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It might not be classed as essential but over the long weeks of the city’s sixth lockdown many Melburnians have missed shopping for something other than their weekly groceries.
That all changed at 6pm on Friday when Melbourne experienced an “unbridled” reopening, with paying customers allowed back into shops, gyms, cinemas and entertainment venues across the city.
Shoppers line up at Chadstone on Friday afternoon.Credit:Chris Hopkins
Nicole Clowes, who was one of the first people through the doors at Chadstone shopping centre, said she was tired of having to buy her clothes online.
“It’s time to get into the store and pick it up from the shelves,” she said.
The wild weather across the state that left thousands of homes and businesses without power did not dampen the feeling of relief as metropolitan Melbourne and regional Victoria reunited and a range of restrictions – including outdoor mask wearing – were lifted.
Cafes, pubs, restaurants, hairdressers and beauticians are now able to seat more customers for a celebratory champagne or a sorely needed cut and colour. Outdoor events including weddings and funerals are now able to host up to 500 fully vaccinated people.
Dance classses resume after lockdown at JMC Dance Lab in the city.Credit:Justin McManus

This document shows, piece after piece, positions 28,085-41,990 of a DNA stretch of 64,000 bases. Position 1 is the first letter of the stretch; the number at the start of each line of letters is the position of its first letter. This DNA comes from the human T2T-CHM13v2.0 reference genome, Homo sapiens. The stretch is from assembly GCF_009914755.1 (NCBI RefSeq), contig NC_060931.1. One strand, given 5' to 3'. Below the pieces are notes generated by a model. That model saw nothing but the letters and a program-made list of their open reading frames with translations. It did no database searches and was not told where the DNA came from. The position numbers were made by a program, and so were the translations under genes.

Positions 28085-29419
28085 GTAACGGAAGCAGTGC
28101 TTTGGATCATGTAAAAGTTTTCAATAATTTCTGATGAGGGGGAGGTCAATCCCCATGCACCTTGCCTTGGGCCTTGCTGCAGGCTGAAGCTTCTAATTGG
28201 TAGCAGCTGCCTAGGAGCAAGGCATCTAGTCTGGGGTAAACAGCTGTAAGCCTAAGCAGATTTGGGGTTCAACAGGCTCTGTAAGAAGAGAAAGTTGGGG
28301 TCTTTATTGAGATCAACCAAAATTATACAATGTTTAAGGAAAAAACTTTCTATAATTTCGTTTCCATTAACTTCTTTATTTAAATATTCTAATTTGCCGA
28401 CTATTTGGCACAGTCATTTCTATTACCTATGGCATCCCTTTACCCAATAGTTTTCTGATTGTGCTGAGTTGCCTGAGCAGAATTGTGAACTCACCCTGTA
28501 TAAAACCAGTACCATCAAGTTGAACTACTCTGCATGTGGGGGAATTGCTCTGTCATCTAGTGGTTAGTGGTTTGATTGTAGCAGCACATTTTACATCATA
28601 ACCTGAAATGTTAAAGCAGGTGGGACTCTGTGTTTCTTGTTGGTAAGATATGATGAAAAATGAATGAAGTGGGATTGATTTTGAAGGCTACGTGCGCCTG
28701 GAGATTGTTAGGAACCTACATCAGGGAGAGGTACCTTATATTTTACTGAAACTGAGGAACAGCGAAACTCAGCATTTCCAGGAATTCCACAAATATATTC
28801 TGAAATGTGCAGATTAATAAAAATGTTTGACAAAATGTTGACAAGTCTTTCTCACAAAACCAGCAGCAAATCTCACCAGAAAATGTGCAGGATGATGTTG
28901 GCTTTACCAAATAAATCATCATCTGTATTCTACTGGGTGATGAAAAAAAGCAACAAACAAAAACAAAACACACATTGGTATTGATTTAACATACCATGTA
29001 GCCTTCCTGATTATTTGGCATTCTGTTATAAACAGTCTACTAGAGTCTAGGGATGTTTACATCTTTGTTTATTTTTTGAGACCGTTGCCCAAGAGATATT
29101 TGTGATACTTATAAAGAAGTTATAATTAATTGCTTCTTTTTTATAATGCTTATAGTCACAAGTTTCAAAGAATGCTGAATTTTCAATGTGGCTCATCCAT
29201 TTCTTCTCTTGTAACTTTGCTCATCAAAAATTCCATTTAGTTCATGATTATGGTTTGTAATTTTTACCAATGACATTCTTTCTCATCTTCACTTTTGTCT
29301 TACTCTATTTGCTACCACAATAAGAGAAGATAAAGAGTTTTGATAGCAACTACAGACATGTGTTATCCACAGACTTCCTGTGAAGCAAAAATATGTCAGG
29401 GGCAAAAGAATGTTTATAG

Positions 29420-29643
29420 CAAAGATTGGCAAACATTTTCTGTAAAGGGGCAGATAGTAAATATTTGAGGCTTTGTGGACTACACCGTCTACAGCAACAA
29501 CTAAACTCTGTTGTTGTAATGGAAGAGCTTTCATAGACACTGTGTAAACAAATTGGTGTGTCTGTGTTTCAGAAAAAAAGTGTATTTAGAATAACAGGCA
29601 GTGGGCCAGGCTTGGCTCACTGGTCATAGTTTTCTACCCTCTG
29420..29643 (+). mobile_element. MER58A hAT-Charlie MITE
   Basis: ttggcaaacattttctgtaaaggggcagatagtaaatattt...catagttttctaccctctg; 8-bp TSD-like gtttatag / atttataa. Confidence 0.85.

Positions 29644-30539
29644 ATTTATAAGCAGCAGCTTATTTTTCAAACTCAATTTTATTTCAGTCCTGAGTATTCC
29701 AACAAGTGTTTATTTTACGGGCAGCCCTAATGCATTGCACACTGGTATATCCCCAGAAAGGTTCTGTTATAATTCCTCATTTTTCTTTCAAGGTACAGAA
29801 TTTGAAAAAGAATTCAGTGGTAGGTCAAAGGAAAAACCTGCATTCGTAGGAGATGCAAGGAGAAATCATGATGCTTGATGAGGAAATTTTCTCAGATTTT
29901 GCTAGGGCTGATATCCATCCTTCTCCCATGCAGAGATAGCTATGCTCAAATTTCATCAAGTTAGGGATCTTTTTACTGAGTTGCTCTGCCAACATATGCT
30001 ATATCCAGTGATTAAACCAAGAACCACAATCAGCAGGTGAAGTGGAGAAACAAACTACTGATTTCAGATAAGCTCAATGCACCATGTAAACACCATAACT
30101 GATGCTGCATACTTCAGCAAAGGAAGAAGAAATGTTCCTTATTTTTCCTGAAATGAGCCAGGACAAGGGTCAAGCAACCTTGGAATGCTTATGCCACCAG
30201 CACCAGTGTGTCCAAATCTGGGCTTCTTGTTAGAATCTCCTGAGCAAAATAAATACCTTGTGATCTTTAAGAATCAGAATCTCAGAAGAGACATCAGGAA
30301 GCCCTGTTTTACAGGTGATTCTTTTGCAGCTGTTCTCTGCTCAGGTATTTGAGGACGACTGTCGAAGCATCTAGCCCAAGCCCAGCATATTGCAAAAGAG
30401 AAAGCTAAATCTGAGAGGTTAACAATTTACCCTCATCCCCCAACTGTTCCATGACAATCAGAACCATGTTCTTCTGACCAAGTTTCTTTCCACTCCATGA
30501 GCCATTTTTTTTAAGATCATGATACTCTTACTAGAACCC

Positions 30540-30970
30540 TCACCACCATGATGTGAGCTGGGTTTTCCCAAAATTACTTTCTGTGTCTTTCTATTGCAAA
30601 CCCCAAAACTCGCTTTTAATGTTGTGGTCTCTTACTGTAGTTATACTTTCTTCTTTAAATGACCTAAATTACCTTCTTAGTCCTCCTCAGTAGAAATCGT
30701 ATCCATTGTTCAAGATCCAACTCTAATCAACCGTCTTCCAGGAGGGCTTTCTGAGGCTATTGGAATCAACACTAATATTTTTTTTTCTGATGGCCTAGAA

Tien Mang Wong’s first priority was getting back on the dance floor at JMC Dance Lab in Melbourne’s CBD for a class at 6pm.
The 22-year-old kept up her regular hip-hop dance classes online in her small apartment during lockdown but said dancing alone in front of a screen wasn’t the same.
“When you’re dancing in class you get this energy boost from the people around you,” she said. “I was a bit unsure of how it was going to go but after coming in it felt like coming home, to have people welcoming you back, it felt really good.”
Victoria powered ahead with reopening despite landing just shy of its 80 per cent target for Friday at 77.8 per cent of the eligible population fully vaccinated. That target is likely to be reached on Saturday.
Health authorities said they believed Victoria was coming down from peak coronavirus case numbers with 1656 new cases reported on Friday and 10 deaths but there were concerns hospitalisations would increase as the state opened up.
Premier Daniel Andrews said Victorians getting vaccinated in record numbers had enabled the state to take the “hard-earned next step” of easing restrictions.
“We’re getting back to the people and places we’ve missed and we’re also on track to be one of the most vaccinated places in the world,” he said. “I’m so proud of Victorians and everything they have achieved.”
Friday evening marked CBD cocktail bar Nick and Nora’s first time opening since lockdown ended, after the largely indoor venue deemed it not worthwhile to open with the previous cap of 20 guests.
David Jones in Melbourne’s CBD prepares for reopening on Friday night. Credit:Jason South
Density limits meant the bar was about half full on Friday with more than 100 guests in the 1930s-themed wooden booths.
In a sign of the times, Greg Sanderson, managing director of bar owner the Speakeasy Group, was back shaking cocktails.
“I never got into hospitality because I love spreadsheets. But just like everybody else, we are struggling for staff,” Mr Sanderson said.